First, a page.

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UNZA Alumni: Where art thou?

WHAT happens when University of Zambia (UNZA) students graduate? Is UNZA just to be used as a stepping-stone and forgotten about? Where are the Alumni? The conditions at UNZA are now worse than what most of the Alumni found and yet they still remain silent.

UNZA cannot improve without a collective effort. Many students have graduated from the institution since 1969 but how many, really, have taken the time to contribute anything to the improvement of UNZA?

Development should not just be individualistic. If we seek to develop the country it goes without saying that we should improve higher institutions of learning for the future generations.

It makes no sense to have the same complaints year in and year out when there are so many people who can help remedy the situation.

UNZA needs to be revamped in so many ways. It's not just about the infrastructure; the academic system too leaves a lot to be desired.

We need to dispel the mentality of 'since I'm no longer there, it's not my problem'. The same problems will haunt students who will come to the institution after you leave, be it your children or even your children's children.

With the current state of affairs it is highly unlikely that UNZA will ever be at par with other universities in Southern Africa.

A number of high profile people have passed through UNZA but what are they doing in their positions? Many have the authority and power to change the face of UNZA but we wonder why they have chosen to remain dormant.

There is need to revive the Alumni Association. If anything, it shouldn't have died in the first place.

In order to take advantage of all possible means of revamping the institution, UNZA needs all its former students to come together and contribute to its welfare.

In this way, former students can have a say in the running of the institution. Their suggestions are vital to the development of UNZA.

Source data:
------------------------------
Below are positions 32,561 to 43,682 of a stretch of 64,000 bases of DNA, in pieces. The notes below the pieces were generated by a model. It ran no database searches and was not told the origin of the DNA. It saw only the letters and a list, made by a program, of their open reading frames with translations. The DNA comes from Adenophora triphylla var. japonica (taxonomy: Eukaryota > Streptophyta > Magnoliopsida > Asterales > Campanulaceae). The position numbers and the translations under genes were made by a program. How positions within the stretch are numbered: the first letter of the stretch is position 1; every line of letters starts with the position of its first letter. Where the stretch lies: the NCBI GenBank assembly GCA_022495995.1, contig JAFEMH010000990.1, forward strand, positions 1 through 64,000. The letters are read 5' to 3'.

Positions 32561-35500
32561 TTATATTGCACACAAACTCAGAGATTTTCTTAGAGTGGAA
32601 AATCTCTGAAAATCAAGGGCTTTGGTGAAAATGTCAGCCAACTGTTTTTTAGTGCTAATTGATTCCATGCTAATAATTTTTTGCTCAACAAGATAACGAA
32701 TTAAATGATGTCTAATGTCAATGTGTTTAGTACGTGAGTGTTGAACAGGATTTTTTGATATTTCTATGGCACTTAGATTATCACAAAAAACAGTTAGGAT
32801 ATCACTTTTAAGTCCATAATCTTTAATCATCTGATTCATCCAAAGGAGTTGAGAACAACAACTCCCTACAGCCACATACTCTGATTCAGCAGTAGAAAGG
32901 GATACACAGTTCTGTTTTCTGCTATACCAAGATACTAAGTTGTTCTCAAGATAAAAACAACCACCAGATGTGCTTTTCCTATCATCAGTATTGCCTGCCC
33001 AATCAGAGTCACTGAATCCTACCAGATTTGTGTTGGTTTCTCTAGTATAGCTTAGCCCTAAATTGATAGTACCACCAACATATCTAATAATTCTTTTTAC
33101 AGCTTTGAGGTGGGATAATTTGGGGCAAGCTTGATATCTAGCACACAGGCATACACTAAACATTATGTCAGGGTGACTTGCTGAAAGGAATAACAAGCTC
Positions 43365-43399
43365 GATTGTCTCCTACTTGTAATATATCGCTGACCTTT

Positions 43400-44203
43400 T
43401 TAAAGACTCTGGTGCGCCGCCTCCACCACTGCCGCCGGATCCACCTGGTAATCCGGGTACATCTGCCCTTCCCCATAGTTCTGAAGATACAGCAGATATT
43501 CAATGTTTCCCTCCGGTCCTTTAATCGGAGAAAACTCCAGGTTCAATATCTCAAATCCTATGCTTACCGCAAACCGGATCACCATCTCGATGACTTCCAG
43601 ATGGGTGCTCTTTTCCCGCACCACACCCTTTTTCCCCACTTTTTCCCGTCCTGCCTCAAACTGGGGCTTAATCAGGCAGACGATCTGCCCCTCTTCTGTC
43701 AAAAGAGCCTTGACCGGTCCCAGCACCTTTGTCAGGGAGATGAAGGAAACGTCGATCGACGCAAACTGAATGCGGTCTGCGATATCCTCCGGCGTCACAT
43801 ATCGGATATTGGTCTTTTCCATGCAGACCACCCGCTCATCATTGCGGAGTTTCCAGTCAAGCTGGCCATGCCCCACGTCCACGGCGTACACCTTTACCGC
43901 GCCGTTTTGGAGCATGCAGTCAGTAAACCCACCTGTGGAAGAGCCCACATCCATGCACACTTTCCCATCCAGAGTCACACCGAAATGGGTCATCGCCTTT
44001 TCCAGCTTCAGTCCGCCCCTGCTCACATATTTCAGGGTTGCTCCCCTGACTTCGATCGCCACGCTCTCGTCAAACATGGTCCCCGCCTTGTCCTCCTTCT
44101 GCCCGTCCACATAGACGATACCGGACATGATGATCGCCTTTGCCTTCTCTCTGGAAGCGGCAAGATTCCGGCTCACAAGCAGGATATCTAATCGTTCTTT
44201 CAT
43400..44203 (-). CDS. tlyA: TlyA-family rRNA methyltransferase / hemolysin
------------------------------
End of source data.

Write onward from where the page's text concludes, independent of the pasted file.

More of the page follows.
The Alumni input will also help build a spirit of unity and reinforce the saying 'one Zambia one nation.' It will show that the Alumni are willing to stand as one with the University and have not simply left its problems for government to solve.

There should be a close link between the University and the Alumni to keep them informed of developments at the University and in return UNZA must keep track of the Alumnis' activities. Such a link will make possible the participation of former students in projects to develop and rehabilitate the University.

These could include adoption of the rooms individuals occupied during their student days, general infrastructure development, donation of desks and chairs for lecture rooms and offices, mobilisation of support for library development as well as sports and recreational facilities .

For instance the late President of Zambia, Levy Patrick Mwanawasa, adopted the room he occupied during his student days by maintaining it in terms of painting, fixing doors and sockets.

The UNZA Alumni should encourage one another to develop a healthy working relationship with the institution so that UNZA can successfully move forward.

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